Welcome to Laurie Goodman's blog. I use this space to share news and opinions about education and schools in Ridgewood, the state of New Jersey and the nation, in addition to other issues I'm personally interested in. I invite you to share your thoughts, feelings, questions or opinions, too, by posting comments on any blog entry. Please observe basic courtesy -- keep your comments focused on issues, no personal attacks or bullying, please. Contact me directly at: lauriegood@mac.com

Wednesday, November 11, 2009

Free speech lesson for high school journalists.

And now a short diversion to a non-referendum, yet important, topic:

The New York Times reports that U.S. Supreme Court Justice Anthony M. Kennedy recently insisted that a high school newspaper get his approval before publishing any article about a talk the justice gave to an assembly of the school students.

This is quite a lesson in how not to operate a free objective press. And I find it troubling that both the school's headmistress (it was the fancy Dalton school in NYC) and the justice's representative so casually defended the action, saying things like, we just thought it would be good for the students to check their facts.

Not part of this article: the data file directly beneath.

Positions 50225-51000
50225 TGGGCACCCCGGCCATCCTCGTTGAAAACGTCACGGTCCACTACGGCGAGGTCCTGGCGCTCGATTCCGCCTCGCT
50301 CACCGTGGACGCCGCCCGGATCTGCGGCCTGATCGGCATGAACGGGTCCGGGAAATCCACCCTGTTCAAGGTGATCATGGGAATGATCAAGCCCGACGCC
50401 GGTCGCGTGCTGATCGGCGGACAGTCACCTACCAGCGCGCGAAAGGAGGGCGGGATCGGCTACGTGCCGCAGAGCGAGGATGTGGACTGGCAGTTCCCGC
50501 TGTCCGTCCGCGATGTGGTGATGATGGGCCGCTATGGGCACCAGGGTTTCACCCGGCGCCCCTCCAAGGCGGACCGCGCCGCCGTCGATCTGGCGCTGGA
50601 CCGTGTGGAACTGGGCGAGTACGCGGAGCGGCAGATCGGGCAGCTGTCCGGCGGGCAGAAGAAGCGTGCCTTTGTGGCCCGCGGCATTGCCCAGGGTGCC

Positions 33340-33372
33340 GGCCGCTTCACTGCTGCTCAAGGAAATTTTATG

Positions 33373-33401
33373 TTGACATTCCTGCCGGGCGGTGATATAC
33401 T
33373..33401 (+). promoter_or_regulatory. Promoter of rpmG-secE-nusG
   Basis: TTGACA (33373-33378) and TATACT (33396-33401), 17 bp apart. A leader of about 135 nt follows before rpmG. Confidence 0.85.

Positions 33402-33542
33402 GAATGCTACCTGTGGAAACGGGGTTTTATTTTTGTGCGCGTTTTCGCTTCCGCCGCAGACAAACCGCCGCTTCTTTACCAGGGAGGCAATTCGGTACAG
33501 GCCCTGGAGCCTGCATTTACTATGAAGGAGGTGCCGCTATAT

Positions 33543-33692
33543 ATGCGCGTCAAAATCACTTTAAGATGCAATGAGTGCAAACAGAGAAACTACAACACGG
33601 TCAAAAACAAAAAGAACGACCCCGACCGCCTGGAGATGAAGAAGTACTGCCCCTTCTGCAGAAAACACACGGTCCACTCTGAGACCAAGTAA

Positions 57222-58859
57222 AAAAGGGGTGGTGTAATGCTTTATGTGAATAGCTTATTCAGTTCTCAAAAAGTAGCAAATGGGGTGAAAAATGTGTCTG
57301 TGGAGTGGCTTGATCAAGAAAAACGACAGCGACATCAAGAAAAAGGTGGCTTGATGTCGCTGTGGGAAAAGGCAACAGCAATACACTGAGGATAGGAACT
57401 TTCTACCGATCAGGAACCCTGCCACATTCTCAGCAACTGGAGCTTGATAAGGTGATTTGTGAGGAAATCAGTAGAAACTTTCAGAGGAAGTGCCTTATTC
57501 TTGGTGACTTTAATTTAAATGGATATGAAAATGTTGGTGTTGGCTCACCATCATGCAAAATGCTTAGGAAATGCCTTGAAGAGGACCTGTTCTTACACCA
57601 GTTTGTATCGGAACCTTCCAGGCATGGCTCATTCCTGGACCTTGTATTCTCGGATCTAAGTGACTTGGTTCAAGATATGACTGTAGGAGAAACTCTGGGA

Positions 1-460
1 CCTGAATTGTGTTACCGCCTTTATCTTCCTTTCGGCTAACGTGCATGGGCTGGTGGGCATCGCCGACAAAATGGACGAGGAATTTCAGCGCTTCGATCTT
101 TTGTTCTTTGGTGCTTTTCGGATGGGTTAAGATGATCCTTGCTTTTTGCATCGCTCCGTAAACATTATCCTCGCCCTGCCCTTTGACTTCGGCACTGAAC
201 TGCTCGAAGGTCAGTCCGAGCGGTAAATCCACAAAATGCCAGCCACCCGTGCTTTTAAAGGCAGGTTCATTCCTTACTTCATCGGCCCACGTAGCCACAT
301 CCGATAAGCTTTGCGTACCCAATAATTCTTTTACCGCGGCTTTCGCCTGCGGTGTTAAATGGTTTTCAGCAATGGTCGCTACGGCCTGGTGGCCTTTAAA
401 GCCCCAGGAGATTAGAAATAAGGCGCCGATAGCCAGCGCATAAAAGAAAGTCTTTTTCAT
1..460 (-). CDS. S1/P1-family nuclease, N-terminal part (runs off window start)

I agree wholeheartedly with the rep from the Student Press Law Center, who said this was more about image control than teaching journalism. Where are the journalists anymore? I worry that the valuable role of "the fourth estate" has been diluted and distorted and, frankly, abused by those who believe that anyone with an internet connection is a journalist. Yes, I do see the irony of my writing that statement in my blog, but I understand the role of my blog. And anyway, I have a journalism degree, the study for which included journalism ethics, news reporting and investigative journalism. I know my professors and mentors in the business would be dismayed by Justice Kennedy's action. In the meantime, all I can do is remind people, especially young people, that the press -- including the high school press -- does not exist to serve anyone but the public, and no true journalist should ever allow the subject of a story to dictate its content. Mr. Kennedy, normally a defender of first amendment rights, knows better.

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